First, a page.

Herman Eloff, in a review for Channel24, avers that “Good Time is a crude reminder that life sometimes sucks and that it’s not always sunshine and roses.” I counter that no moviegoer ever needs to be reminded of that fact — a lot of the time, it’s part of why we go to and enjoy movies in the first place — and that Good Time serves as far more than a mere reminder. It’s both a creation and a discovery, of volatile emotions and spontaneously combustible energies. A total production budget of $2 million may suggest a typically realist or neo-realist approach to a film’s subject, but what the Safdies do offer a reminder of is that a production budget is no marker of artistic value or even of aesthetic form or content; they adopt, without cynicism, an overarching irony in their filmmaking that places them apart from and above their subjects and depictions, but they take no less earnest a view of the action than any other indie director might. The brutality and grime of their settings and actions is shown with a hard frankness and clarity; and, though the mode of filming throughout is terrifically spontaneous and may feel like a documentarian’s methods of capturing action and emotion on the wing, each scene and many visual setups show assertive and imaginative forethought.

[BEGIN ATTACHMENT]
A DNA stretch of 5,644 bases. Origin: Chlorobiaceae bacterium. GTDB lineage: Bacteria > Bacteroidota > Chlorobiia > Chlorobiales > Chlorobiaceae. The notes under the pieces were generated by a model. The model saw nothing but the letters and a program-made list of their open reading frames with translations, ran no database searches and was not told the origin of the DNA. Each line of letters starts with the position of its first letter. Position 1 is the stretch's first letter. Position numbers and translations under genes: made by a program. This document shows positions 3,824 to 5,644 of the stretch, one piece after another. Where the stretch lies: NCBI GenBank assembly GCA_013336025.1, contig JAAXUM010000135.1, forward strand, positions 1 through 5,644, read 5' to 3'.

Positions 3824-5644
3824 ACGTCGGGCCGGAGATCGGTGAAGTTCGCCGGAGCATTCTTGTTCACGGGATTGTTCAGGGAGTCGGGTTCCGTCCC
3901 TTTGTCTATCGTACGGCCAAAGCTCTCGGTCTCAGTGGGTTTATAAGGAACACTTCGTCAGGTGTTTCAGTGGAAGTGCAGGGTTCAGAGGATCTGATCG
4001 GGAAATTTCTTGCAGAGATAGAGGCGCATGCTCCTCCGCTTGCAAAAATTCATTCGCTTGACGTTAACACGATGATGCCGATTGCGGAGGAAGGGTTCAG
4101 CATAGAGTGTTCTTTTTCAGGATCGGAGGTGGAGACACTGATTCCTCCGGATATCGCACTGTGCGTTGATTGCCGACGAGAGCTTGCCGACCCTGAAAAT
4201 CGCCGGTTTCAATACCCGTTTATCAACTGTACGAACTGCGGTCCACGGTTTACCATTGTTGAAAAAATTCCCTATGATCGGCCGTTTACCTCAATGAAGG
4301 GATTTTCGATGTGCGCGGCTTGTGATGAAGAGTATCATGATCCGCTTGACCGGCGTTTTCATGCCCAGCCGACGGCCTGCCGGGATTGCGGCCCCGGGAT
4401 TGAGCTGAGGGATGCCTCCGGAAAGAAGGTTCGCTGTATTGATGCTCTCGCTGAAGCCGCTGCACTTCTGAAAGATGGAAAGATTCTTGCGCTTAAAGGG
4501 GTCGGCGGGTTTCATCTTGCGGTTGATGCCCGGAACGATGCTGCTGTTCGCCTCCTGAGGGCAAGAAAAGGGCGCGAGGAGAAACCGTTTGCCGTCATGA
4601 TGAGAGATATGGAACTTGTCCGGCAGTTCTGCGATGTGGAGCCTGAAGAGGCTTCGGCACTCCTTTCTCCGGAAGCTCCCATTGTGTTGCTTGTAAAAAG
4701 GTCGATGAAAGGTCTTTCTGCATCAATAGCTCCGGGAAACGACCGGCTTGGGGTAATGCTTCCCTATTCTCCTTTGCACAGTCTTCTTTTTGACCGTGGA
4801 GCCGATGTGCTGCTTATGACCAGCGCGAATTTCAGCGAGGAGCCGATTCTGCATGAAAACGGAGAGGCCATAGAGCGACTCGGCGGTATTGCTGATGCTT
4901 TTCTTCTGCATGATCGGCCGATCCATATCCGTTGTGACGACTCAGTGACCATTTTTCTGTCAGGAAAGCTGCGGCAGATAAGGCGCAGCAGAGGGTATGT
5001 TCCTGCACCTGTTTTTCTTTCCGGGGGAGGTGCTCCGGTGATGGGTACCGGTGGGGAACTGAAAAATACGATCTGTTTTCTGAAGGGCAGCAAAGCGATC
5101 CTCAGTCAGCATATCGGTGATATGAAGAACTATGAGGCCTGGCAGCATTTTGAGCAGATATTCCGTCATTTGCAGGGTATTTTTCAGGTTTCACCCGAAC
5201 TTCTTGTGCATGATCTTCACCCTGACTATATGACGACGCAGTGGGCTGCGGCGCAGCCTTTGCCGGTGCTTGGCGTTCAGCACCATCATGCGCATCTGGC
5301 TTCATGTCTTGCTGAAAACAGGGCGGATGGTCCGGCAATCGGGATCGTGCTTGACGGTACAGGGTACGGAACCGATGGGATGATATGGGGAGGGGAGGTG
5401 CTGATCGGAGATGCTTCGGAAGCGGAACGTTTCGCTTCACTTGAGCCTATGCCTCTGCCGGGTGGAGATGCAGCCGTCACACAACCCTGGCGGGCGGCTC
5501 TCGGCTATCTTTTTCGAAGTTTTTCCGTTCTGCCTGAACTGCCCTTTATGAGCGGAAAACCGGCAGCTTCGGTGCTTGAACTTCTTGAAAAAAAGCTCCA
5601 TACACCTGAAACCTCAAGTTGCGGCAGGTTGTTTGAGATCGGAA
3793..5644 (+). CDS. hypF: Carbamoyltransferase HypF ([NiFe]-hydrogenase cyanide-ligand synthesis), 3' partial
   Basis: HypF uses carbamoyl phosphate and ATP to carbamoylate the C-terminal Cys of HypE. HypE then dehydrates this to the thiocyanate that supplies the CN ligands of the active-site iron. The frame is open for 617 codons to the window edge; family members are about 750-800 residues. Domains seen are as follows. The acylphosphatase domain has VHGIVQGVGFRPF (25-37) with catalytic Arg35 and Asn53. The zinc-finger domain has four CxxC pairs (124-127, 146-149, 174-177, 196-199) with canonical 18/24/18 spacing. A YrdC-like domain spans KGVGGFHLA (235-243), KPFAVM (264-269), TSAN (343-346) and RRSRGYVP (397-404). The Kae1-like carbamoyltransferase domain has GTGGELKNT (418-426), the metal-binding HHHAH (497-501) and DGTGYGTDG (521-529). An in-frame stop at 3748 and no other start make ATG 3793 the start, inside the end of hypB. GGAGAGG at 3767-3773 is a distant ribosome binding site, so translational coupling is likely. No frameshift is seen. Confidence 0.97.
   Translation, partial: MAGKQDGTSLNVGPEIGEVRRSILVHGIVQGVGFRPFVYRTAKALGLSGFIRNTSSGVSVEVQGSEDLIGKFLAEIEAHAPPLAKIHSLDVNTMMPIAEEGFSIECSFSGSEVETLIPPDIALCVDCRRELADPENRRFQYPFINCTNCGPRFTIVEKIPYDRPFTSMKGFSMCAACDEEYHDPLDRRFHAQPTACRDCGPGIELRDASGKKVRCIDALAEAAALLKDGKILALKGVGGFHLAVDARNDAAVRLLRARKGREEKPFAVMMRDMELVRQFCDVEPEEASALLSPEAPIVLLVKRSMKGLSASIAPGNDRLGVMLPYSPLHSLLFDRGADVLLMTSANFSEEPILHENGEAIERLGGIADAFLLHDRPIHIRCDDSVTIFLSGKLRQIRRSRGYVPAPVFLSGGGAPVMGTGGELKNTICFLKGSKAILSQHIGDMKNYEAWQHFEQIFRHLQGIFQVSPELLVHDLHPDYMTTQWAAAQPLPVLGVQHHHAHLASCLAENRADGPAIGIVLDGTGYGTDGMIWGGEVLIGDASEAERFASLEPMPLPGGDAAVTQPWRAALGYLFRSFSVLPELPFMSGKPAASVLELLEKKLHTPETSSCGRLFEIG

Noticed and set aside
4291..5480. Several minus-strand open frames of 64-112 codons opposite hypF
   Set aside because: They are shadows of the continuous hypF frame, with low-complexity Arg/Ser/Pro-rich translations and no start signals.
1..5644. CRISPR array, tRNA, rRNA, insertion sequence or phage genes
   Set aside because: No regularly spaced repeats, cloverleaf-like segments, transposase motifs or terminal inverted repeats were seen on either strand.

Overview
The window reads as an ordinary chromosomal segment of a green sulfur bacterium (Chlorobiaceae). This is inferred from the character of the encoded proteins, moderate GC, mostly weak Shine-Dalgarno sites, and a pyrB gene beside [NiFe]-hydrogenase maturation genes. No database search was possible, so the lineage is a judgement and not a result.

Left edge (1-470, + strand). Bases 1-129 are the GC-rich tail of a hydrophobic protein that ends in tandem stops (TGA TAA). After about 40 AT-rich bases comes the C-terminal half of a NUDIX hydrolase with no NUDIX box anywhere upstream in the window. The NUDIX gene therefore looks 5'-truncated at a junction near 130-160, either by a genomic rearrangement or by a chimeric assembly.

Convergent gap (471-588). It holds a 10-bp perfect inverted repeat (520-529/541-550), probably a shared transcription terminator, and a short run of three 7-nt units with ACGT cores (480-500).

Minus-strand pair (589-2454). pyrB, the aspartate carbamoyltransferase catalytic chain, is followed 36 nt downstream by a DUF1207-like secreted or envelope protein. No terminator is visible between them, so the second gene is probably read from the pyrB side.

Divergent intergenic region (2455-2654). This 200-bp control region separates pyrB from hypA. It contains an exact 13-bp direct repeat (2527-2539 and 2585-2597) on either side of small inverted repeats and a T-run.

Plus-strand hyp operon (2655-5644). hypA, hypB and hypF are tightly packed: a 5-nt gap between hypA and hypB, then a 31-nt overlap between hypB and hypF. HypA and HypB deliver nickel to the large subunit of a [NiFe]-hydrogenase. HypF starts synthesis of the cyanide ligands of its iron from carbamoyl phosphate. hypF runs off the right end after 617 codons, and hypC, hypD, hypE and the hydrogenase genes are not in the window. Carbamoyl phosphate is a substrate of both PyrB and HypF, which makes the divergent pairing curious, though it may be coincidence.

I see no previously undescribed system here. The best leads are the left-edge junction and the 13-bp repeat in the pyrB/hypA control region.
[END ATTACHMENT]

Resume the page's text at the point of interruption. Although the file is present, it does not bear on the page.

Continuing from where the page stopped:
The sense given by the continual forward thrust of the plot (plummeted headlong by the insistent musical score, provided by Oneohtrix Point Never, and Ronald Bronstein’s frenetic editing) is that all the characters Connie encounters are merely or ruthlessly left behind as he rages onwards to reach his goals. This is, in fact, part of the Safdies’ design, and they make a point of beginning and ending their movie with scenes showing the emotional and psychological effects on the people who have been taken advantage of by a domestic power-grubbing anti-empath. The quietness of these scenes, particularly the very long take of Nick playing a game with a therapist over the closing credits, is no less energetic, and heightens the exhilaration of kinetic action elsewhere. Especially thrilling for me and my friends who watched the film with me were the overhead tracking shots of a car racing down a road, or of Connie running from police in a yard (filmed from Ray’s point of view, high up from an apartment balcony). The inventiveness and dynamism of these scenes, as well as the tumbling one-damn-thing-after-another successive plot points, brought to mind earlier hits set among the grimier bits of New York City, in particular GoodFellas and After Hours (Martin Scorsese is named first on the list of thanks in the credits). The Safdies allude to their cinematic forebears (and this clip reveals that there are more, thanks to Bronstein), yet their film is entirely their own, because of the force of emotion and weight of emotional insight they invest in it, as well as the obvious experiential knowledge of their setting and the goings-on that characterise its inhabitants that they possess. The title is an American prison term for time served in a prison sentence (and Buddy Duress’s own prison sentences uphold the film’s credentials); Josh and Benny Safdie refract it through the joy of cinematic creation into a multiplicitous and ironic reference to living with (and under the authority of) the exploitative and manipulative and unfairly, disproportionately powerful.